DUE to the fuel prices rising, hoarders have been stockpiling fuel at petrol stations across the UK.
But before you start storing it, you must know if it has a shelf life and where it's best to keep it. All is explained below.
Do petrol and diesel expire?
If fuel is kept correctly – in a sealed container at 20 degrees – it can last up to six months.
However, when it is stored in higher temperatures, it can expire in roughly three months.
If you use expired fuel, it can cause impurities to clog up and damage the inner mechanisms of your engine.
Meanwhile, diesel can be used for between six months to a year before it expires and becomes "gummy".
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"Gummy" diesel is when it becomes sticky over time, and this can clog your engine.
It is possible to rejuvenate old petrol or diesel that is sitting in a tank by topping it up with new fuel.
The RAC states: "If your tank is full of old fuel (especially old diesel) have it drained by a garage or a professional mobile service.
"If you suspect your petrol or diesel is stale the best advice is to try topping up with fresh fuel from a filling station."
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Are you allowed to store petrol at home?
You can store up to 30 litres of petrol at home or at non-workplace premises without informing the Petroleum Enforcement Authority (PEA).
Despite being legal, the Health and Safety Executive advises not to store petrol unless you absolutely have to.
The AA has also previously said it was "desperately worried" about people storing petrol and diesel in their cars, which is described as "incredibly, incredibly dangerous".
A spokesperson said Brits "shouldn't even contemplate storing it at all".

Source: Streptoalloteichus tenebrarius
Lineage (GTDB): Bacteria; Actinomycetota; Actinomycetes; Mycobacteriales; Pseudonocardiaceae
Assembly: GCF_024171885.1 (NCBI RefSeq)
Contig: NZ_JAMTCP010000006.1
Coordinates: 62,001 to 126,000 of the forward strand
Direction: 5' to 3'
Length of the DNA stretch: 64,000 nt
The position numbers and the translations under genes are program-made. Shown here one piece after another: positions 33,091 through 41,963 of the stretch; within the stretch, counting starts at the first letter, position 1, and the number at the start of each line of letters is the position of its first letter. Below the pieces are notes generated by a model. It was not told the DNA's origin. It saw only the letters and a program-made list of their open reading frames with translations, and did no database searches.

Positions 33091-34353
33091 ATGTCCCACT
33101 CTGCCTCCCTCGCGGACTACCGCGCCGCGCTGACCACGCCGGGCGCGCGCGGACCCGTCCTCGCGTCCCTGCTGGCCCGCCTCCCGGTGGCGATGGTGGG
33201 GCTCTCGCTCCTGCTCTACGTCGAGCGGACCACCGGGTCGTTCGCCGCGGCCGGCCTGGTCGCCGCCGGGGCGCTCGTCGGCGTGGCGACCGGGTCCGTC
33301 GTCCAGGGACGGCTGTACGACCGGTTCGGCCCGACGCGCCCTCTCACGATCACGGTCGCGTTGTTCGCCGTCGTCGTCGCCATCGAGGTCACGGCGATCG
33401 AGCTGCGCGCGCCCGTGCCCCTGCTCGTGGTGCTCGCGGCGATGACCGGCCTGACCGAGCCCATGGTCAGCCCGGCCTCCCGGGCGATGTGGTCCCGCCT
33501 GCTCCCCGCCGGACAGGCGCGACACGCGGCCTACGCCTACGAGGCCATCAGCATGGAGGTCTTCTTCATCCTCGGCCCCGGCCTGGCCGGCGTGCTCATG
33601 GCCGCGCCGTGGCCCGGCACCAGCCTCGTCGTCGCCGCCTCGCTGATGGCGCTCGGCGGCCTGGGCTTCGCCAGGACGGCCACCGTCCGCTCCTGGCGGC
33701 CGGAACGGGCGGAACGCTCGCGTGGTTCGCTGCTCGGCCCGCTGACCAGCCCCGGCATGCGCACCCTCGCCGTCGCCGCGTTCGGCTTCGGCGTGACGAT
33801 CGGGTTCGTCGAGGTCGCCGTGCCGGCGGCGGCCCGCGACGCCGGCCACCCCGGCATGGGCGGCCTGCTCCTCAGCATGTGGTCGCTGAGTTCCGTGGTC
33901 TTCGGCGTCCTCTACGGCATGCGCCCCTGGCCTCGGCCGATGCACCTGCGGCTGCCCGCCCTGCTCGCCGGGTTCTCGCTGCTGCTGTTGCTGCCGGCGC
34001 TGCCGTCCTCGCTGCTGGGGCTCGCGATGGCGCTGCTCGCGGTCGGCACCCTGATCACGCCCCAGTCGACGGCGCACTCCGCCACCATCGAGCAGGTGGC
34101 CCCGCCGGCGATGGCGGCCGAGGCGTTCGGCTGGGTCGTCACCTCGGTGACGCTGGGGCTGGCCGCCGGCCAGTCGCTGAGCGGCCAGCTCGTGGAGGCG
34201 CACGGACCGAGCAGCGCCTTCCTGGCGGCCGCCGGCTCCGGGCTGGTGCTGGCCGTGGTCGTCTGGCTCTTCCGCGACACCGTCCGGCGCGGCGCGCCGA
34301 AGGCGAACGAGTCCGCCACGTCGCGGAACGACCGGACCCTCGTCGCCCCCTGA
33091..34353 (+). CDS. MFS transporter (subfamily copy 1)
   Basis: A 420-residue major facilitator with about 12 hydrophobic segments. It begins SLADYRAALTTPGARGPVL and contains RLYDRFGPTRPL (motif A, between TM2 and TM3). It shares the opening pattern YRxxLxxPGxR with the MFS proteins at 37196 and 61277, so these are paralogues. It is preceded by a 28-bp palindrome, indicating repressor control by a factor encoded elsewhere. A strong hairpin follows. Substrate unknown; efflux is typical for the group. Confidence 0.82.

What is the best way to store fuel?
The best place to store petrol is in the tank of your car.
However, if you must store fuel there are some safety precautions you can take.
It should not be stored in a home – and should be kept in a shed or garage that is separate from where you live and sleep.
Containers of petrol should only be stored in a well-ventilated, secure outbuilding away from living accommodation and from all sources of ignition, such as fires, lights and any electrical points such as sockets or fuse boxes.
Children should not be allowed to have access to petrol.
It is best to store it in:
- Plastic container – storing up to 10 litres
- Metal container – storing up to 20 litres
- Demountable fuel tank – storing up to 30 litres
Always decant fuel in the open air – not inside a garage or shed – and use a pouring spout or funnel.
An HSE spokesperson said: "Petrol is a dangerous substance; it is a highly flammable liquid that gives off vapour which can easily be set on fire and when not handled safely has the potential to cause a serious fire and/or explosion.
"This means there is the risk of serious personal injury if petrol is stored or used in an unsafe way."
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Be aware of containers that previously held petrol as the fumes my remain.
An empty container that previously held petrol may also be unsafe because of the fumes that remain, so ensure you keep the cap securely fastened and follow the same advice for storing petrol.
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